GlobeStar adds another partner for Project Amethyst clinical trial

Initial study to test triple combo of approved medicines in treating MS

Lindsey Shapiro, PhD avatar

by Lindsey Shapiro, PhD |

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Advanced Innovative Partners (AIP) has agreed to assist GlobeStar Therapeutics Corporation and SMI Healthcare in designing and running clinical trials to evaluate Project Amethyst, a patented triple combination of U.S.-approved medications aiming to prevent neurodegeneration due to multiple sclerosis (MS).

This definitive agreement follows a memorandum of understanding between GlobeStar and AIP signed earlier this year, which indicated that the companies would collaborate on aspects of Project Amethyst‘s development.

AIP initially will help in the design and launching of a clinical trial in India, as well as in securing regulatory approvals for GlobeStar’s MS products in North America and Europe. AIP will be paid a monthly consulting fee and bonuses, a portion of which will be dependent on the therapy being approved in the U.S.

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GlobeStar, which retains the worldwide license for Project Amethyst, also recently entered into a partnership with SMI, where it was agreed that SMI would help manage an initial clinical trial and regulatory filings, as well as manufacturing, sales, and distribution in India, and parts of Southeast Asia, Africa, and the Middle East.

“I am pleased that GlobeStar and SMI Healthcare will receive advice and assistance from the superb team at AIP to further the growth of Project Amethyst,” James C. Katzaroff, president and CEO of GlobeStar, said in a company press release. “I … have strong confidence in AIP’s capabilities, relationships and wisdom.”

Inflammatory attacks on healthy nervous system tissue damage and kill nerve cells to cause MS. This neurodegeneration contributes to progressively worsening disability, mobility problems, fatigue, pain, and other disease symptoms.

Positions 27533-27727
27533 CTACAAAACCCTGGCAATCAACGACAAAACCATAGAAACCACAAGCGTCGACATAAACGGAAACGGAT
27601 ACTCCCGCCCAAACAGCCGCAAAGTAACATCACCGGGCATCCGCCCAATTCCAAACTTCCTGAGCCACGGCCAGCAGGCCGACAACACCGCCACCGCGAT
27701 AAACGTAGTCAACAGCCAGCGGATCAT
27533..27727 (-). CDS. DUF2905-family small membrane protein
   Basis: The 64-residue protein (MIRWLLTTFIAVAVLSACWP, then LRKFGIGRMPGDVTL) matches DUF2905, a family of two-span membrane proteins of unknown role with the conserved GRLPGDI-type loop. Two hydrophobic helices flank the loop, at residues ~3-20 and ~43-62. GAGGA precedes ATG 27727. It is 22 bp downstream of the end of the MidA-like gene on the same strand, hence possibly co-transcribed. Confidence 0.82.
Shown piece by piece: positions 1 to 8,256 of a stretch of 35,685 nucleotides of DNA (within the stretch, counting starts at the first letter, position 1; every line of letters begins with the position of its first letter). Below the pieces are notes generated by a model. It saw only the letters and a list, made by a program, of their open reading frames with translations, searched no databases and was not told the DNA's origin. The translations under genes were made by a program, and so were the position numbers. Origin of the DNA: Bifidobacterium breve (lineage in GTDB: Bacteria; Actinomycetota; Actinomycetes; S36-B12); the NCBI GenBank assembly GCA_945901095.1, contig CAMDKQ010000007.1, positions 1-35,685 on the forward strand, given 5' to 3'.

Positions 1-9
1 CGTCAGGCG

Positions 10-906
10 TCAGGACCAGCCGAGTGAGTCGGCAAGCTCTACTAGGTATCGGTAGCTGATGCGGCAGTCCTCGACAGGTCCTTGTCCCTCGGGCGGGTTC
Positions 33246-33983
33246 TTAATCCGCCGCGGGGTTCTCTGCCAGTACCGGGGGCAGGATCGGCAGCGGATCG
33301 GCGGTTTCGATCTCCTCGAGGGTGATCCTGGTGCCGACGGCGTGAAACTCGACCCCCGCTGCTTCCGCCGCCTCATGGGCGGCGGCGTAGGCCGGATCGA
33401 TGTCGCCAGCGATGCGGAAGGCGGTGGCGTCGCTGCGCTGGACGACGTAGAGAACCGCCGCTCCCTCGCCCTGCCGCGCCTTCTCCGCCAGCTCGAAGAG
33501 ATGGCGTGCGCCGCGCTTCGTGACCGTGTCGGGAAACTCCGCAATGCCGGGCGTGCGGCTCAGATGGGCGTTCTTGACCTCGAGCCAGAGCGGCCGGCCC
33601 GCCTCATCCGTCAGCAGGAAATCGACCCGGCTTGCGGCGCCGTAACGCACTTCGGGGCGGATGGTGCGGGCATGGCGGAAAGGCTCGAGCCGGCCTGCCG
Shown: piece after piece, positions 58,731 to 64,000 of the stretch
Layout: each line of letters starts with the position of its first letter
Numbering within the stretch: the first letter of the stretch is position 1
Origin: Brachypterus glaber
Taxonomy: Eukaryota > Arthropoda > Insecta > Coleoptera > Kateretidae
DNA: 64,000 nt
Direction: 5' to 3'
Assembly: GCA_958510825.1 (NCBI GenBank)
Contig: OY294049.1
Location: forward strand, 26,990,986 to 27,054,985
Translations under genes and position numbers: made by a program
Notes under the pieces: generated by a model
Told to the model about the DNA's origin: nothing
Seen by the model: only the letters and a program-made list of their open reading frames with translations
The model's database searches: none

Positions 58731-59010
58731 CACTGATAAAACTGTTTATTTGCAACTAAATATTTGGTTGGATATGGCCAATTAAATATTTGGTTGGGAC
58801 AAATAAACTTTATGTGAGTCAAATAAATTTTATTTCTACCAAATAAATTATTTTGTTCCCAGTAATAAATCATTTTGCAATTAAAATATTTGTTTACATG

Project Amethyst is a patented (U.S. patent No. 10610592) oral formulation of three medications — minocycline, fluconazole, and atorvastatin — approved in the U.S. for indications other than MS.

Minocycline, an antibiotic used to treat bacterial infections, is believed to have immunomodulatory and neuroprotective properties. It has been evaluated in MS clinical trials. Fluconazole is an antifungal medication, and atorvastatin is a cholesterol-lowering treatment and potential immunomodulatory agent.

The oral combination of these three medications initially was developed by researchers in Italy. Global rights to the therapy were acquired in 2020 by a subsidiary of Angiosoma, which was renamed as GlobeStar in 2021.

Initial study in MS patients in Italy reported to show promise

Its potential to prevent neurodegeneration in MS was demonstrated in a preliminary study in Italy that enrolled 90 MS patients, ages 25 to 65, and 60 healthy adults as a control group. Eligible patients were required to have been living with MS for between five and 20 years, GlobeStar reported on its homepage.

Participants were given two oral doses of the therapy daily for 45 days, along with a controlled diet.

Study results indicated significant reductions in disability, reflected by lower Expanded Disability Status Scale (EDSS) scores. Specifically, patients’ average EDSS score dropped by at least 1.3 points during a pretreatment period, and by an average of 4.02 points after 45 days of treatment, GlobeStar reported.

Improvements in motor control and balance, better bladder control, as well as reductions in fatigue, also were reported. MRI scans indicated that the therapy led to reductions in brain lesions.

“Through our agreement with GlobeStar Therapeutics Corporation, we will have the opportunity to contribute to the refinement, approval and launch of Project Amethyst therapeutics that we believe will be important tools in the fight against MS,” said Stanley Satz, PhD, chairman and chief science officer at AIP.